The Smithereens | 10.06.07

live_smithereens.jpgWith his down-to-earth, genuine, non-rockstar-like demeanor, Dinizio makes it easy to forget that he has written some of the most perfect pop songs of the ’80s and ’90s.






Argosy Casino, Alton, Ill.

Introduced by the evening’s announcer as "the best band to ever come out of the state of New Jersey," The Smithereens greeted the capacity crowd with just some hand waving and big smiles before launching into the show’s first song, "Only a Memory." As with most of the legendary band’s many hits that they’ve acquired over the last 25 or so years, it sounded as great now as it did when it was dominating the airwaves.

A few more songs were played consecutively, including head-bopping versions of "Top of the Pops," "House at the End of the World" and "Room Without a View"; other than extended guitar jam-filled endings, the songs were delivered pretty much as recorded. At one point during this segment, the band’s singer/songwriter Pat Dinizio took a moment to greet the crowd. With his down-to-earth, genuine, non-rockstar-like demeanor, Dinizio makes it easy to forget that he has written some of the most perfect pop songs of the ’80s and ’90s, instead giving the feeling that he could be an old college buddy that you haven’t seen in a while. He connected well with the audience, made up of mostly people in their 40s and 50s, through his use of friendly, and often funny, between-song commentary, which never became too long-winded.

His vocals, although not quite as strong as they once were, are still remarkably intact and relatively unchanged. He is significantly heavier than he once, but that only seems to contribute to the aura that he gives off of being a real person, not attempting to adhere to any industry standards of what a rock musician is supposed to look like.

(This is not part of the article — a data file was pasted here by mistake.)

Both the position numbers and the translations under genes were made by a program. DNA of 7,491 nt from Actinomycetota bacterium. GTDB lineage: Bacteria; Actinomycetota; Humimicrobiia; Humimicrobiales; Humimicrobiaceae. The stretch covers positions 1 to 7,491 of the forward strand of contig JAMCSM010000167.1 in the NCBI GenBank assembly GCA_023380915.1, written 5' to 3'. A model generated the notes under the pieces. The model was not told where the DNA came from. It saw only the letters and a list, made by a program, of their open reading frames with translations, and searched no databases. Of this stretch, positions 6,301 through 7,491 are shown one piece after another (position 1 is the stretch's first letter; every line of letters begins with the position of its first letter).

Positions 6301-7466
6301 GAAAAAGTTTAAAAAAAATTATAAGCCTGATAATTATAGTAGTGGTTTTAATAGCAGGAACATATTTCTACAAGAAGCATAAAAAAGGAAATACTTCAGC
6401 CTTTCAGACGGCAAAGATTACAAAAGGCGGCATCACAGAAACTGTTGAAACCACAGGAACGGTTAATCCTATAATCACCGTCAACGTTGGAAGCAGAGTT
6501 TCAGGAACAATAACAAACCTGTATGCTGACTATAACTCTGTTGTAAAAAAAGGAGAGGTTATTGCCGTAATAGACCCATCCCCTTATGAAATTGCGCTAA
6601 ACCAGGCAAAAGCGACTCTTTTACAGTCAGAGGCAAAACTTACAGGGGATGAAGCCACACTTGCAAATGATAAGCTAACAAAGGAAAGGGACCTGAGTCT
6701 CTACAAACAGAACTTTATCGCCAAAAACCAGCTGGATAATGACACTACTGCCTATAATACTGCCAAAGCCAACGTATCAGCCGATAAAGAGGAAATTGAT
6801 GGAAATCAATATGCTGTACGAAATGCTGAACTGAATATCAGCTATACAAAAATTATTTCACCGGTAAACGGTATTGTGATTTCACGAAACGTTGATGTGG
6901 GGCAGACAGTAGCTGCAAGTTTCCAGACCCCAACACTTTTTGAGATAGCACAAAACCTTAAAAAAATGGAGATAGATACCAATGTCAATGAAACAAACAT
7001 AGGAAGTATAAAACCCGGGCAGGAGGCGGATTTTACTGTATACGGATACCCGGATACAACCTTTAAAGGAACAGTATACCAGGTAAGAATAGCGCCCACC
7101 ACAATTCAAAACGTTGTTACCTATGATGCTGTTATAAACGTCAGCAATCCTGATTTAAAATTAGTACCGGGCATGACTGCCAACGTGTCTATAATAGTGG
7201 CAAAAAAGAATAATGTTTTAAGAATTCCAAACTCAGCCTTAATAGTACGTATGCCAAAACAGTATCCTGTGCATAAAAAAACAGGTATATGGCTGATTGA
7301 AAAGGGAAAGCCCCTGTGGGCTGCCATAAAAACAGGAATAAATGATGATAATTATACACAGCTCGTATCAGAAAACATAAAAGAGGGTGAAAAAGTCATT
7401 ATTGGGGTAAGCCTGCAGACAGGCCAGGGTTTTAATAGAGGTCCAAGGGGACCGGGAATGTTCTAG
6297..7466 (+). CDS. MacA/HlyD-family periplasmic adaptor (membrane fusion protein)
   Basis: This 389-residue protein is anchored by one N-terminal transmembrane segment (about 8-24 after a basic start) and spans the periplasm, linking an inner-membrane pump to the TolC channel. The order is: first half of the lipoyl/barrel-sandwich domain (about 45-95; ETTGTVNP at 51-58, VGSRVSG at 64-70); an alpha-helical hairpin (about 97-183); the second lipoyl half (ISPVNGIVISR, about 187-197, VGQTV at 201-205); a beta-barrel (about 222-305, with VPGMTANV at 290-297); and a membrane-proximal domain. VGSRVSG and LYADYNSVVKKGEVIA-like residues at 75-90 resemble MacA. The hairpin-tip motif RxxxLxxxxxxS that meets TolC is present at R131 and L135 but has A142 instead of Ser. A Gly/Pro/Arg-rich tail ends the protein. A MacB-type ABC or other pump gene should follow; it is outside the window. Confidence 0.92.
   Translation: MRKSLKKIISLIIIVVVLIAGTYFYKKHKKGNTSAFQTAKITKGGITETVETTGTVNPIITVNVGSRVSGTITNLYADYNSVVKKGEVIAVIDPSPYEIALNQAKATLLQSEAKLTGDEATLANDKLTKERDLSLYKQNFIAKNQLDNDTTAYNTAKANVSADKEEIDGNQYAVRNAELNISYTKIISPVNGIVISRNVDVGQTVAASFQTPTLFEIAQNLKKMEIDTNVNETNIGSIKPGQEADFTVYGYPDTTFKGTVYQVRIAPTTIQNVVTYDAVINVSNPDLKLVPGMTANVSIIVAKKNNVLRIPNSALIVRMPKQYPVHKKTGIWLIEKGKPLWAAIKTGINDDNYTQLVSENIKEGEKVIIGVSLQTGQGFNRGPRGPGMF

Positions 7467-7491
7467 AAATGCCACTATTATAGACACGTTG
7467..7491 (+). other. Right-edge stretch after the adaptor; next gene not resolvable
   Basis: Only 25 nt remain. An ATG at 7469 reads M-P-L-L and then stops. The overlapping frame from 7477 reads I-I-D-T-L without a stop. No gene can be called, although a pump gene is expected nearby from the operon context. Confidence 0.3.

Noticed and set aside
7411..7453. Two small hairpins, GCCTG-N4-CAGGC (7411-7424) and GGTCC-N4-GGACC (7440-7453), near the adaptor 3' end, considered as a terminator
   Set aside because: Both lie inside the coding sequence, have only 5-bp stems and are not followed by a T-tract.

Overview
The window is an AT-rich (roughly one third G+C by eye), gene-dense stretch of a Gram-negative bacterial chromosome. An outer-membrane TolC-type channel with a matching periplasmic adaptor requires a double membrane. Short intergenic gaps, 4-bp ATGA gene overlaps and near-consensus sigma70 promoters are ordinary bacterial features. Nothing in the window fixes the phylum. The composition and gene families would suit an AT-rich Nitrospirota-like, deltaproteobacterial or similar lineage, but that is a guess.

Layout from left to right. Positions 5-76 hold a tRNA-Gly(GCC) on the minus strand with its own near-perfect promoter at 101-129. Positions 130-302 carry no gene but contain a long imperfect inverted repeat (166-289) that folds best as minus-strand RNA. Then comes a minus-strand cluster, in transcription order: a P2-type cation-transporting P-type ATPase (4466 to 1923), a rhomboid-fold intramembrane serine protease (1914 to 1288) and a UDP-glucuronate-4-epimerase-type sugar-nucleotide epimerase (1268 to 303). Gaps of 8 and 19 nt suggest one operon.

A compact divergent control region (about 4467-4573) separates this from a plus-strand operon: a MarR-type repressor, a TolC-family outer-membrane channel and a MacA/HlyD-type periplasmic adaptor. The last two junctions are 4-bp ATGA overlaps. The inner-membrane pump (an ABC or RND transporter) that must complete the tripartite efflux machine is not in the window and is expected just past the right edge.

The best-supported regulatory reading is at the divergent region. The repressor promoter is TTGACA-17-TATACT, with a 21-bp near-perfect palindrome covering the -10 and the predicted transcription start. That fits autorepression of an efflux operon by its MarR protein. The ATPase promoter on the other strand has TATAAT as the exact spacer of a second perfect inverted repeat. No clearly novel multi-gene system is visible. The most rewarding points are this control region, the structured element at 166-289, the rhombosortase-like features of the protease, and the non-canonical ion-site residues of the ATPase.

His band, which still features its original drummer and long-time guitarist, continued to deliver the goods with flawless precision—some of the mid-set highlights included the catchy "Yesterday’s Girl," the melancholy "Blue Period" and the minor-chord masterpiece "Behind the Wall of Sleep." As expected based on their latest Beatles tribute CD Meet the Beatles, the band played four songs by the Fab Four, including "I Want to Be Your Man" and what Dinizio said was the first Beatles song he ever heard, "I Want to Hold Your Hand." This was the only part of the show in which other members sang lead vocals: one by the drummer, another by the bassist. All four of the covers were well executed; the two-thumbs-up approval from Beatle Bob confirmed that even more.

The evening’s only yet-to-be-released song was made into an audience-participation segment, when Dinizio taught everyone the easy to sing chorus before it began. A totally rocking version of "Blood and Roses" (my personal favorite) ended the 75-minute set in a strong way, bringing much of the crowd to their feet. The two-song encore was a superb, although completely unexpected cover of the Who’s "Behind Blue Eyes," followed by the band’s biggest hit "Girl Like You," which received a well-deserved standing ovation.

After the show, a long line formed at the merchandise table, where the band members chatted with audience members and gave autographs. I urged Dinizio to "Keep on doing what you do as long as you can," and, with a sweaty yet sincere look on his face, he said that he would. There’s no doubt in my mind that he wasn’t just saying that to be polite. | Michele Ulsohn

Be the first to comment

Leave a Reply